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Google working on 3D motion-sensing tablet
by Staff Writers
San Francisco (AFP) June 05, 2014

American critic of digital era scoops German book award
Berlin (AFP) June 05, 2014 - An American critic of the digital age has been awarded a prestigious German book prize for his groundbreaking role in exploring the risks of today's Internet technologies, its organisers said Thursday.

Jaron Lanier, credited with coining the phrase "virtual reality", has scooped this year's Peace Prize of the German Publishers' and Booksellers' Association, at a time when the country is engaged in a heated debate about Internet security.

The prize, which carries a 25,000-euro ($34,000) endowment, comes exactly a year after former CIA intelligence contractor Edward Snowden began revealing the vast scope of the US data dragnet, triggering privacy fears.

Data-sensitive Germans in particular reacted with outrage to the leaks.

Lanier's two books, which include last year's "Who Owns the Future?" have helped make the California-based 54-year-old "one of the most important critics of the digital world in our time", the association said in a statement.

It described the 2013 work as "a call to equip the digital universe with structures that respect the rights of individuals while simultaneously fostering democratic participation".

The book looks at the concentration of power and money in today's digital networks.

Lanier, who has also worked in the field as an entrepreneur and researcher, had highlighted "the threats our open society faces when deprived of the power to control its own progress and development", it added.

The prize, which ranks behind the country's top literary award, the Georg Buechner Prize, will be presented during the Frankfurt book fair in October.

Past winners have included Turkey's Nobel laureate Orhan Pamuk and Chinese dissident author Liao Yiwu.

Google on Thursday revealed that is working on a tablet computer with 3D and motion-sensing capabilities in an effort dubbed Project Tango.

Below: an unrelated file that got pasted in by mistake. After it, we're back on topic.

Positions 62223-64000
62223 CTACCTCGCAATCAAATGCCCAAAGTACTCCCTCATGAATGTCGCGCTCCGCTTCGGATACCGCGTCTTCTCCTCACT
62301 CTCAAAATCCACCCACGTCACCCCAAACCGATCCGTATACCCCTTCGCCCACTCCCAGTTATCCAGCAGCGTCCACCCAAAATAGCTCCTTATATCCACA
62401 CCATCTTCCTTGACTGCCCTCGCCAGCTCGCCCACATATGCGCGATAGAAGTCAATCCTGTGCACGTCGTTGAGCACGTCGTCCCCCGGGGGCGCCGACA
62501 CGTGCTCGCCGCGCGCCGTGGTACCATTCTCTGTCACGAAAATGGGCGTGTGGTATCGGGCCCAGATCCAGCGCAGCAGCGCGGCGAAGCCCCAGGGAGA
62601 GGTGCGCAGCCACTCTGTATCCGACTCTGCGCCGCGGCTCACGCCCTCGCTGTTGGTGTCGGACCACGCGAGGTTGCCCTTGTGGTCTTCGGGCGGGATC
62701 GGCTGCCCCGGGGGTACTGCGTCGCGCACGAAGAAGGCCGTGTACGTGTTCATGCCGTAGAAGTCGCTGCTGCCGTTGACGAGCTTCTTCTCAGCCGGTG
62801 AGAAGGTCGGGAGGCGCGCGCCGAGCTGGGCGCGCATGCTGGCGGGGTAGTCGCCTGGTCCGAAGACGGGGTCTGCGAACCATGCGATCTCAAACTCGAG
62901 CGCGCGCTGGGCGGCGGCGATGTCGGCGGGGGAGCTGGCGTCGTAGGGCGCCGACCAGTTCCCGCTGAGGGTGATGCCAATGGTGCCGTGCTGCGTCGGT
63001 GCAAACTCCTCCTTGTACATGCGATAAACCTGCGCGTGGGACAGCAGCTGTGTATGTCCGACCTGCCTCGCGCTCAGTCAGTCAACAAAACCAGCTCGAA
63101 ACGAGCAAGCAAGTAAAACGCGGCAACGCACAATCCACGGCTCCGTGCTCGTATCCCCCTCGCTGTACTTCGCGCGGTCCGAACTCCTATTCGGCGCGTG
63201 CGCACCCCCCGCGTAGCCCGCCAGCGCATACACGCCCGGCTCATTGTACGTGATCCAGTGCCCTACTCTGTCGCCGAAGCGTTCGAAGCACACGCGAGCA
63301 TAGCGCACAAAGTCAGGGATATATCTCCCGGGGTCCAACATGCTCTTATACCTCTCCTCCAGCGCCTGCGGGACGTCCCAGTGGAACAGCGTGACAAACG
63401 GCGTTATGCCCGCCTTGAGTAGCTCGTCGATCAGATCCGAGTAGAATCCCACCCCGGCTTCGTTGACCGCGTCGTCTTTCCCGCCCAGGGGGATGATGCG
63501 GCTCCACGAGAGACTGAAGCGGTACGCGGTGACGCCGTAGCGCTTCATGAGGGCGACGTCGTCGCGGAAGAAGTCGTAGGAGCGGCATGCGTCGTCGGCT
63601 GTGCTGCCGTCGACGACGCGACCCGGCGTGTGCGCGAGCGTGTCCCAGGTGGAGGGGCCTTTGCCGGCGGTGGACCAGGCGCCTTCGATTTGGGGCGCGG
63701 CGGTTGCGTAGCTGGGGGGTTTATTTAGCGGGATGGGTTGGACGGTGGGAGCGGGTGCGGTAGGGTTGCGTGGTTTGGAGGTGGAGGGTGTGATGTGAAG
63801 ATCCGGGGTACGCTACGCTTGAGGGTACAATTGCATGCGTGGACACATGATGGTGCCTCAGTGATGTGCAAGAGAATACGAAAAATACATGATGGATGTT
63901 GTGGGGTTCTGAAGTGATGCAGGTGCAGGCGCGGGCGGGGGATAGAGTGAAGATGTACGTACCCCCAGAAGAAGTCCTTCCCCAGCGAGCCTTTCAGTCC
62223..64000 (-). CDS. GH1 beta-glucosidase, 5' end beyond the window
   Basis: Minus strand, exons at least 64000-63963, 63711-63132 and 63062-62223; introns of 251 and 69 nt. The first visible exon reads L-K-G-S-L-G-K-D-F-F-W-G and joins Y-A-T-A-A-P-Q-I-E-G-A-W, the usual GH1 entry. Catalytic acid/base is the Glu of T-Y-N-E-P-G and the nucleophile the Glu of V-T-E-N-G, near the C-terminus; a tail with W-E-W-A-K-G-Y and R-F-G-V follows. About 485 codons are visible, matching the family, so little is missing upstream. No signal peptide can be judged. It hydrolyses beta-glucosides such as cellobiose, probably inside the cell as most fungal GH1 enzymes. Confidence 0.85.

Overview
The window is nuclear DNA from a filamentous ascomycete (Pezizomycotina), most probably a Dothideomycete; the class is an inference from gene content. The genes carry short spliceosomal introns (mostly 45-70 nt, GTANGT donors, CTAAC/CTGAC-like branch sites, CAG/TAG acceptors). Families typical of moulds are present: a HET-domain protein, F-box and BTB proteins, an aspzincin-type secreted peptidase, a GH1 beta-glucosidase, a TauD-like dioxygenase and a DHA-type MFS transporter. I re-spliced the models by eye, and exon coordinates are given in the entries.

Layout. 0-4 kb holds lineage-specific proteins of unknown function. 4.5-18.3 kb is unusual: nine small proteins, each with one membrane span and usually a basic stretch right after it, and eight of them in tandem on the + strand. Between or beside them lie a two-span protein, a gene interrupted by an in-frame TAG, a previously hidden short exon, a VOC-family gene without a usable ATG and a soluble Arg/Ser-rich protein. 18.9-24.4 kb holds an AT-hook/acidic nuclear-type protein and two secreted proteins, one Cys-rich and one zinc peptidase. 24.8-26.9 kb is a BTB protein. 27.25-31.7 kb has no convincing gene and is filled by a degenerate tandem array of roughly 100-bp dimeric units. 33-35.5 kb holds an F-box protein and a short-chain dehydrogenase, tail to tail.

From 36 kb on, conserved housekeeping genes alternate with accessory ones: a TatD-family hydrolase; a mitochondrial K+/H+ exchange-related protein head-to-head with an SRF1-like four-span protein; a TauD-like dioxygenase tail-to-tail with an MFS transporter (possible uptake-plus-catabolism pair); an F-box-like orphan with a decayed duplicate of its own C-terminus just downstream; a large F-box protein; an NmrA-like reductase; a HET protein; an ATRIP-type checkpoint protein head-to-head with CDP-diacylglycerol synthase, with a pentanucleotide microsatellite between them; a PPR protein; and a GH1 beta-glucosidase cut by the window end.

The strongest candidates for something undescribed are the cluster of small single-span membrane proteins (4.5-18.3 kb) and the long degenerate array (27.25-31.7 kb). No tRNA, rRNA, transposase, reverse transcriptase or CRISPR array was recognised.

"The goal of Project Tango is to give mobile devices a human-scale understanding of space and motion," team member Johnny Lee said at a website devoted to the endeavor.

"Our team has been working with universities, research labs, and industrial partners spanning nine countries around the world to build on the last decade of research in robotics and computer vision, concentrating that technology into a unique mobile device."

The curtain on the project was pulled back as Google put out word it will soon put prototypes powered by Nvidia chips in the hands of developers interested in creating applications that take advantage of innovations built into devices.

The development kits can be used to make "apps" that track full 3D motion and recognize surfaces of things nearby, according to Google.

The California-based technology titan pulled back the curtain on Project Tango a day after online commerce colossus put out word of a June 18 mystery event at which founder Jeff Bezos will launch something new.

Online speculation immediately centered on the potential for the Seattle-based firm to unveil a Kindle smartphone, perhaps with 3D graphics and motion-sensing capabilities.

Amazon invited people to request invitations at website and even teased the mysterious event in a video posted at YouTube.

The video, titled "Find out what these Amazon customers are talking about," featured people admiring something they were holding out of sight of the camera.

Comments included "it moved with me" and "it's very real life and uncomparable to anything I've ever seen."

For months, analysts have speculated about Amazon launching a smartphone that would be a companion to its Kindle tablets, which help keep consumers in the Amazon ecosystem.

Amazon is known for selling its tablets at low profit margins to compete with Goole and Apple and to be able to sell digital content including e-books and films.





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Google making 3D tablet: report
San Francisco (AFP) May 23, 2014
Google next month will start cranking out prototypes of a 3-D tablet designed to give users immersive experiences that could include virtual reality, according to US media reports. The tablet will have a 7-inch display and an array of sophisticated cameras, sensors and software, the Wall Street Journal said in a story citing unnamed sources. Google on Friday said they had nothing to anno ... read more

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